If you thought the Hubble Deep Field galaxy photo was the most incredible thing you’ve ever seen, wait until you lay eyes on the most sensitive infrared map of the distant Universe ever taken. Over the last three years, UK astronomers have compiled data from the United Kingdom Infrared Telescope (UKIRT) in Hawaii and their results are nothing less than astounding.
Today, Dr. Sebastien Foucaud from the University of Nottingham presented his first results to the April 4 National Astronomy Meeting of the Royal Astronomical Society. These results only form part of the Ultra-Deep Survey (UDS) – an image containing over 100,000 galaxies over an area four times the size of the full Moon – and a look into the formation of the most distant galaxies yet witnessed.
The 3.8-metre (12.5-foot) UK Infrared Telescope (UKIRT) became a time machine as the world’s largest telescope dedicated solely to infrared astronomy began its Deep Sky Survey in 2005. Even now, the UDS image is but only one element of a five-part project. Due to the constraints of the speed of light, these observations allow astronomers to literally look back 10 billion years in time. The images that UKIRT produces see our Universe in its distant infancy, and the formation galaxies which date to back where we believe expansion began. The image is so large and so deep that thousands of galaxies can be studied at these early epochs for the very first time. Through the technological advance of infrared imaging, astronomers can now peer even further back in time, since light from the most distant galaxies is shifted towards redder wavelengths as it travels through the expanding Universe.
“I would compare these observations to the ice cores drilled deep into the Antarctic,” said Dr. Foucaud. “Just as they allow us to peer back in time, our ultra-deep image allows us to look back and observe galaxies evolving at different stages in cosmic history, all the way back to just 1 billion years after the Big Bang”.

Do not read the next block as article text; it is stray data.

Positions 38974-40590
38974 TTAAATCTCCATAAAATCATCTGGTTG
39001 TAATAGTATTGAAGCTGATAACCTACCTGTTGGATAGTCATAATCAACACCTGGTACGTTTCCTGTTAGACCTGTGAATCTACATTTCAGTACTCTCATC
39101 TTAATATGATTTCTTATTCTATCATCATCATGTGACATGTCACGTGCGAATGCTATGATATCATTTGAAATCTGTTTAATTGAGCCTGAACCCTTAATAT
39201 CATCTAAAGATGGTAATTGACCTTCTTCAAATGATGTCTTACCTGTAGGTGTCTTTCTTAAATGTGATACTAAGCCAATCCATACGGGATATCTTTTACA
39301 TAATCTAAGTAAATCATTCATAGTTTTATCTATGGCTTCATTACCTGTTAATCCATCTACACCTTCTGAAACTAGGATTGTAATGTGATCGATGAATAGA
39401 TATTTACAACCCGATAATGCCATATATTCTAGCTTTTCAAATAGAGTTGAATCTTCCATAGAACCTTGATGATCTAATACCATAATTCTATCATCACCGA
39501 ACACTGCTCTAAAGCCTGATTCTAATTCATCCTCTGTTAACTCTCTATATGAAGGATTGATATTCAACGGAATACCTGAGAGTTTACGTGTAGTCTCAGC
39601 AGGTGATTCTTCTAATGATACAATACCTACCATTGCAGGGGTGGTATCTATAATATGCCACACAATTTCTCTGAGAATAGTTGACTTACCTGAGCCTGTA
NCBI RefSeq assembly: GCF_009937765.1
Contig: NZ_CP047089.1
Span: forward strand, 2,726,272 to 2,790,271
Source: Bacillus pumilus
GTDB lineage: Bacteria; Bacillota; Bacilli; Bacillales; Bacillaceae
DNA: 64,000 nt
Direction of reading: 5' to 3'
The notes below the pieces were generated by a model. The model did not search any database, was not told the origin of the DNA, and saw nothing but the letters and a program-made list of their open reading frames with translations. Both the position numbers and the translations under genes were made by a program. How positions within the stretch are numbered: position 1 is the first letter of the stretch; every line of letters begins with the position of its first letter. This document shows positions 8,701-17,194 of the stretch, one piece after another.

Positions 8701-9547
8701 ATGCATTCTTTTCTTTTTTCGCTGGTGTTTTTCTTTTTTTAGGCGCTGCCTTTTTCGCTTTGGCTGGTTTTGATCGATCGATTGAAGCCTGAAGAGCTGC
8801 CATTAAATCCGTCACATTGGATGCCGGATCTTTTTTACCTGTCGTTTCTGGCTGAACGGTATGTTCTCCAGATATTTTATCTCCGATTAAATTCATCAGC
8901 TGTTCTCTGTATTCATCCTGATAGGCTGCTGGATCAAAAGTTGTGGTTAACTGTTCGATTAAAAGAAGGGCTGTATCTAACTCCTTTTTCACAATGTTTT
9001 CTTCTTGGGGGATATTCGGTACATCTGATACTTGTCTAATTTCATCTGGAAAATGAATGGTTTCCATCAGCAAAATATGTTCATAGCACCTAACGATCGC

One of the goals of the project is to further scientific understanding about the time frame in which rare, massive galaxies formed in the distant Universe. It is a puzzle that has simply remained unsolved. Says Dr. Foucaud: “We see galaxies 10 times the mass of the Milky Way already in place at very early epochs. Now, for the first time, we are sampling a large enough volume of the distant Universe to be able to see them in sufficient numbers and really pin down when they were formed.”
The UKIDSS Ultra-Deep Survey will, in time, give us a complete census of galaxy formation in the infrared. So far over one hundred thousand galaxies have been detected and the final image will be 100 times larger than any equivalent survey to date. Determining precise distances to faint galaxies is very difficult, requiring long hours of spectroscopy. For the faintest objects in the UDS survey this is often impossible. Instead, by using optical and infrared colors, astronomers are very effectively able separate distant galaxies from those which are nearby, and further separate them into those which are forming stars and those which are not. UKIDSS aims to discover the nearest object to the Sun (outside the solar system) as well as some of the farthest known objects in the Universe.
Does the Ultra-Deep Sky Survey images shed light on the great cosmological mystery? Only time – and distance – will tell. Professor Andy Lawrence, Principle Investigator of UKIDSS from the University of Edinburgh, said “As we keep taking images over the next few years, we will see ever more distant galaxies.”